I was interested to read the article - Iraq Links Probed (March 2 2011) - particularly because I am responsible for carrying out the census, not the company called CACI which was mentioned in the article. CACI (UK) Ltd (a UK-registered company which is not involved in defence or intelligence contracts) is one of several contractors appointed by my department to help us deliver Scotland's Census in order to achieve best value for the taxpayer.
The article highlighted unproven allegations - made seven years ago - of mistreatment of prisoners at Abu Ghraib prison by CACI (UK) Ltd's parent company CACI International.
My department is fundamentally committed to ethical conduct and would never have any dealings with a company convicted of human rights abuse.
These allegations remain unsubstantiated, the company strongly denies them and, under European procurement rules, we are not allowed to exclude bidders because they have a US parent company or because of unproven allegations.
The article quotes the website of Scotland Against Criminalising Communities which has called for the census to be rescheduled, boycotted or false information provided to protest at the contract with CACI (UK) Ltd. Rescheduling the census would involve substantial cost to the taxpayer (because CACI (UK) Ltd would require to be compensated, and the work which it has done would have to be replicated by another contractor) and would deprive Scotland in the meantime of the information which the census collects. The census is the only way of doing a complete count of Scotland's population and its completeness and accuracy is of great importance to many people in Scotland. If the census misses anyone, people across Scotland - including Clydebank - will lose out, because the census's population figures play a big part in the Scottish Government's allocation of money to local councils and the NHS and because councils and many other bodies depend on census information to help them take decisions on where services like schools, houses and supermarkets should be located.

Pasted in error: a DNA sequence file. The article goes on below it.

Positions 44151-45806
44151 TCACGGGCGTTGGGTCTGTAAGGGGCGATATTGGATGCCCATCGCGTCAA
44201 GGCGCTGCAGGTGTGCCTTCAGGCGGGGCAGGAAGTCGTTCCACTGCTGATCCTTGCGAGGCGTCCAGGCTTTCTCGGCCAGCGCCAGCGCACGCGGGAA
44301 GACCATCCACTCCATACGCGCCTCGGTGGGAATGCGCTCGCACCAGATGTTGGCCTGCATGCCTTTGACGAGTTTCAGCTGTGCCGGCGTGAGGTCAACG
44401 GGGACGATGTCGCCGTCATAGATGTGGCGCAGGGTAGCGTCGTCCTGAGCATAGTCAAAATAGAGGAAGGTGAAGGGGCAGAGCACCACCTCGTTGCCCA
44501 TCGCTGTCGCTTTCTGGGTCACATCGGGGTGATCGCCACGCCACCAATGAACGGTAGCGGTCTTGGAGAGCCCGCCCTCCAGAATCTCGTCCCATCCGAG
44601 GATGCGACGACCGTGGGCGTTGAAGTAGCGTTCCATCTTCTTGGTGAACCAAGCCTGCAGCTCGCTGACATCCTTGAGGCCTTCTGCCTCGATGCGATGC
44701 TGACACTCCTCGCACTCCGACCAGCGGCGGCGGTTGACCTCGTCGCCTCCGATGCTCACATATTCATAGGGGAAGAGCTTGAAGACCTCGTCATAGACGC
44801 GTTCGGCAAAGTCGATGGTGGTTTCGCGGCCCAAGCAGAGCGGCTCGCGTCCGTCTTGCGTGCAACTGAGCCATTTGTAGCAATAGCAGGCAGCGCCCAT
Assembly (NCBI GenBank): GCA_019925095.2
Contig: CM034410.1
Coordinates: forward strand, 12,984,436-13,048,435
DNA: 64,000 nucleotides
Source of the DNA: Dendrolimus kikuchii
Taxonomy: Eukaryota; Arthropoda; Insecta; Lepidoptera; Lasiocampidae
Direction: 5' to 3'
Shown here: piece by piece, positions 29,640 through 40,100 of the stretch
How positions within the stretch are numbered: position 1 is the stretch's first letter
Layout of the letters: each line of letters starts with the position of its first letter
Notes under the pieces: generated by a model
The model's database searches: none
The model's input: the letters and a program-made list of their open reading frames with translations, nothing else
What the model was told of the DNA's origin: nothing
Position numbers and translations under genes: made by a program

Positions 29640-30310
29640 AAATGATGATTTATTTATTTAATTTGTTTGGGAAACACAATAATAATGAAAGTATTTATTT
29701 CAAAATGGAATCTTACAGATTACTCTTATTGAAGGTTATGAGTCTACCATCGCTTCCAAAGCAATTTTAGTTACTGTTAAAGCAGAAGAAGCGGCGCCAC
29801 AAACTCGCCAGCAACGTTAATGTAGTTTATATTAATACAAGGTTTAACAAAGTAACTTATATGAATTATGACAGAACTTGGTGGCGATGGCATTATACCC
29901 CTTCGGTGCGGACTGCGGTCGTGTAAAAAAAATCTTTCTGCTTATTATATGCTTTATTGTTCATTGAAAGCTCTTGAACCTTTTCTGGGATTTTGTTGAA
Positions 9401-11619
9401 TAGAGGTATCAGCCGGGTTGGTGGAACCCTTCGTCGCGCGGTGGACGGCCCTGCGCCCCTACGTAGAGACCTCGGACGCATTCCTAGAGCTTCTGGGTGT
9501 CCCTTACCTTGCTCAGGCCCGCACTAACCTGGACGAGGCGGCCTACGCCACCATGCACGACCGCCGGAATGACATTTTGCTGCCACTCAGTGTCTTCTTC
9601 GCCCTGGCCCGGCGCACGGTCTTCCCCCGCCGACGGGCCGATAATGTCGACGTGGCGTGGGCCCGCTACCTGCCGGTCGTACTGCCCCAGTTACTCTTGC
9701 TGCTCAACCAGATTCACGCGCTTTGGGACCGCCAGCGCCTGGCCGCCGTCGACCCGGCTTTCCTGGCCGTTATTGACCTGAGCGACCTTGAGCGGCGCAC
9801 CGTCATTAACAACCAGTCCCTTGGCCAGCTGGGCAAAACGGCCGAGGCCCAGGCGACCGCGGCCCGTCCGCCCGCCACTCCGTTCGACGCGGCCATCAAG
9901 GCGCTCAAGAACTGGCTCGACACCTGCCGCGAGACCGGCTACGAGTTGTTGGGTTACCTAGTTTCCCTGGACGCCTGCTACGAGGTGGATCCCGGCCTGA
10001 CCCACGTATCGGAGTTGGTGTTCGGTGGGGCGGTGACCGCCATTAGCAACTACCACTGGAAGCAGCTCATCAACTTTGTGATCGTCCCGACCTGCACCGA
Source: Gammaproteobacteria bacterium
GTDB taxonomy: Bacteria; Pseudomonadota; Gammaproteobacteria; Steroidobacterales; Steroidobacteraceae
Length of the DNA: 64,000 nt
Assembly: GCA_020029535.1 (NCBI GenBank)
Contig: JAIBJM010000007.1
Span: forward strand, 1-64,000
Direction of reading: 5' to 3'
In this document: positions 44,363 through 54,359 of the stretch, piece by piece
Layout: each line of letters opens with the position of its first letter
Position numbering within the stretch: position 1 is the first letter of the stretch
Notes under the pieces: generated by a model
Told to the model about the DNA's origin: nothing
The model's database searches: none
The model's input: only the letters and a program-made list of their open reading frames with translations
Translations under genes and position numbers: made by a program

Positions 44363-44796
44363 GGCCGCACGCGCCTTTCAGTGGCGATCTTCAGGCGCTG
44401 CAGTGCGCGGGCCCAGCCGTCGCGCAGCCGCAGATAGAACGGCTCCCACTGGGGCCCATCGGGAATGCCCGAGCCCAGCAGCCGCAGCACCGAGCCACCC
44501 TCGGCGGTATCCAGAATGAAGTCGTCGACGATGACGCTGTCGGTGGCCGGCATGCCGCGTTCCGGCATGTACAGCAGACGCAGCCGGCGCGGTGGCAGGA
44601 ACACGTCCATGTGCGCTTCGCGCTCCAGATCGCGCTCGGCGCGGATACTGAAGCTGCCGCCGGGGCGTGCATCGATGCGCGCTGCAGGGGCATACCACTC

Duncan Macniven, registrar general for Scotland